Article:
Newsflash! If you own a website, it is important to have legal policies in place to protect yourself and your users. Yep, you heard it here. Your website is your online “home” and needs legal protection too. In fact, some of the policies below are legally required and your business can be fined, denied from using Facebook Ads, and more if you don’t have them in place (and in the proper places).
- The types of personal information you collect, such as name, email address, or payment information
- How you collect personal information, such as through cookies or opt-ins
- How you use personal information, such as to provide services or marketing communications
- How you share personal information, such as with third-party service providers or government authorities
- How you protect personal information, such as through encryption or other security measures
- How users can access, modify, or delete their personal information
#2 WEBSITE TERMS OF SERVICE
Your Website Terms of Service should include the following:
- The “rules” for using your website, like they can’t steal your content, post mean things or threats in the comments, etc
- Your ownership of the website content, such as copyright or trademarks
- Your disclaimer of liability for third-party websites (meaning, if you you link other websites from yours, whether that’s Amazon, or other sites or products you may recommend)
- Your disclaimer of warranty or guarantee for your website (basically there is no guarantee, you are just providing info and education)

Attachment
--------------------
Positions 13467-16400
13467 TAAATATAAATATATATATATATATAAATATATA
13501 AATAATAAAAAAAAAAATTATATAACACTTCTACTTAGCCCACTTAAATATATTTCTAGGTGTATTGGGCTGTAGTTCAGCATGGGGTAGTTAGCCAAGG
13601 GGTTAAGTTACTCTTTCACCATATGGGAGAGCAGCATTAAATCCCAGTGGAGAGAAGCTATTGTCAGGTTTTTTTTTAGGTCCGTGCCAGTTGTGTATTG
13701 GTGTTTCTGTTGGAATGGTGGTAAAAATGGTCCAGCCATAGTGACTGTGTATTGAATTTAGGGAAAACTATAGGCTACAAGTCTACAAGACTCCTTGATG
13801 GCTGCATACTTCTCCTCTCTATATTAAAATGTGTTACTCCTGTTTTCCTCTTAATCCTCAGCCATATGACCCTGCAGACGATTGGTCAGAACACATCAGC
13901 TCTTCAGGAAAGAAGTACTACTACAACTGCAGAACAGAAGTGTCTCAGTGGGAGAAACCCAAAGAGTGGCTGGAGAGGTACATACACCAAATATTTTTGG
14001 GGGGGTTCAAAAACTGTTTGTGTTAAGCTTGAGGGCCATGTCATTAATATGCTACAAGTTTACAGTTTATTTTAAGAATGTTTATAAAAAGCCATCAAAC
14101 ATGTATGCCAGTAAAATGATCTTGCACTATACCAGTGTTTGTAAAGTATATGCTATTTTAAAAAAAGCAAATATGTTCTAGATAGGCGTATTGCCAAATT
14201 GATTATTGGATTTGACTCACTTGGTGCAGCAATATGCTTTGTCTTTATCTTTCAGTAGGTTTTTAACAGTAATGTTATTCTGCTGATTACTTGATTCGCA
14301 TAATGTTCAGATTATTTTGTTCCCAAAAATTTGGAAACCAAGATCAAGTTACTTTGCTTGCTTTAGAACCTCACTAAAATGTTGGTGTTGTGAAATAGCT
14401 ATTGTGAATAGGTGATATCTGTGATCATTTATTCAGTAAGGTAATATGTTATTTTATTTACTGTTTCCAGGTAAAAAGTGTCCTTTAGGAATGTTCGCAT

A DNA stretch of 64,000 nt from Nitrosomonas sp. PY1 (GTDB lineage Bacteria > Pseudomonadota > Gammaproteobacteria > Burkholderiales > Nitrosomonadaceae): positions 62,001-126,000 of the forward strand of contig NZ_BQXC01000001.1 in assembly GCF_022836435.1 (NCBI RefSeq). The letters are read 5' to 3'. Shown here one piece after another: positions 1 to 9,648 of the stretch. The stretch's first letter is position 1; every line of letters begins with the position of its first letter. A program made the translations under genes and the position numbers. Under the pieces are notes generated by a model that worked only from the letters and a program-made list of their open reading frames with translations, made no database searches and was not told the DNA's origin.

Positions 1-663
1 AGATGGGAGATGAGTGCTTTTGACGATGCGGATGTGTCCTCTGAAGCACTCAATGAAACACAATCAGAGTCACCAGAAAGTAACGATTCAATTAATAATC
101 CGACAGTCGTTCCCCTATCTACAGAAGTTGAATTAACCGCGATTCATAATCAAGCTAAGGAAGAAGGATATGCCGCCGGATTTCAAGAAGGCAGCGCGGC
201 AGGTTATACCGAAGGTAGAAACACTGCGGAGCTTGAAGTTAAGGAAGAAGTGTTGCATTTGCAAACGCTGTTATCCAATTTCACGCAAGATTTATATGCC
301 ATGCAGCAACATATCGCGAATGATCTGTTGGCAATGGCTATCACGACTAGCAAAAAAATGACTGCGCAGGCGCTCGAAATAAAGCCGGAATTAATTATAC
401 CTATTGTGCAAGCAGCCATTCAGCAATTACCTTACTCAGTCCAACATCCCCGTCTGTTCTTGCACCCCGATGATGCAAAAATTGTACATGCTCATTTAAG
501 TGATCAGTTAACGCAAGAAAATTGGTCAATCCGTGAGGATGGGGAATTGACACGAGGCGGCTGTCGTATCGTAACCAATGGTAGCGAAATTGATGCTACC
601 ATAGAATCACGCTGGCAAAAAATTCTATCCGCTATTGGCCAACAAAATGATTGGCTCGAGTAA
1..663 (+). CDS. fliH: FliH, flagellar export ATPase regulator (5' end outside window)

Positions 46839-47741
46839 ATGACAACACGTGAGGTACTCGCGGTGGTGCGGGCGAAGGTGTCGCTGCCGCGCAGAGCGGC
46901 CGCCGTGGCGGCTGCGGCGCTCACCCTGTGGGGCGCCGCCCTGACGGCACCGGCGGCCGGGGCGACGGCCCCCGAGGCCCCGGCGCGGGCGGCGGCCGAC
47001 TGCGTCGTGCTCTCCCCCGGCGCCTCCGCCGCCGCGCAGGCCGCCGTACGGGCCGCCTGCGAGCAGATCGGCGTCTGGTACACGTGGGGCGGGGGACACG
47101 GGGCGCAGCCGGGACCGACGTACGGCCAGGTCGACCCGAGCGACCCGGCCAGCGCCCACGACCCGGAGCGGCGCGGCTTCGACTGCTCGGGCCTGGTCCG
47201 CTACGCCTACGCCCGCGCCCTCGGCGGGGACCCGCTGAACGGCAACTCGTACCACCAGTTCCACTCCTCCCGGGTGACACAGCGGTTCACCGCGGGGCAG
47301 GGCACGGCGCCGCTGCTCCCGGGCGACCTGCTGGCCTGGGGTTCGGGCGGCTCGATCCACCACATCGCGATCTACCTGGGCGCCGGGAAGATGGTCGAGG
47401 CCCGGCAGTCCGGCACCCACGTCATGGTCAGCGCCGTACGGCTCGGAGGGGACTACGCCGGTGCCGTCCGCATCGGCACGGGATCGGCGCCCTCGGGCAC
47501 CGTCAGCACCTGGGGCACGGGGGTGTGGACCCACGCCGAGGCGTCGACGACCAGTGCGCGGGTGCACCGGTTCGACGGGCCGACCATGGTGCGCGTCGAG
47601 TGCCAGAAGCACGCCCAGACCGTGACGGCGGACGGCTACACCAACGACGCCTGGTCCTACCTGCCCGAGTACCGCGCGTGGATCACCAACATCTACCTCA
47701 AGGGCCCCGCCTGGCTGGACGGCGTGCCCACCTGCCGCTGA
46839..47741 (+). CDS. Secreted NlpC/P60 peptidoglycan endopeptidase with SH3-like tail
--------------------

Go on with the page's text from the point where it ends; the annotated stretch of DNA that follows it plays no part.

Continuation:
- Your dispute resolution process should something go down, such as arbitration or small claims court (this DOES happen, bloggers do get sued for things like negligence when someone has relied on the information on the blog and gets physically, financially or mentally injured). The Media Law Resource Center estimated that there were $17.4 million in court judgments made against bloggers by the end of 2014 (read more here).
Disclaimers, ah disclaimers, my favorite. They are a statement that limits your liability or responsibility for certain aspects of your website or services (whohoo, we love that). They are not legally required, but they can help you avoid lawsuits or claims from users. Of note, often disclaimers are included in your Website Terms of Service and that’s totally fine.
As long as you get your website policies and disclaimers from a source you trust and know they were drafted by an attorney, you should be good to go!
Your Disclaimers should include the following:
- Your disclaimer of liability for the accuracy or completeness of your website content
- Your disclaimer of liability for the use of your website or services
- Your disclaimer of liability for any damages or losses caused by your website or services
- Your disclaimer of responsibility for the actions or behavior of users on your website or services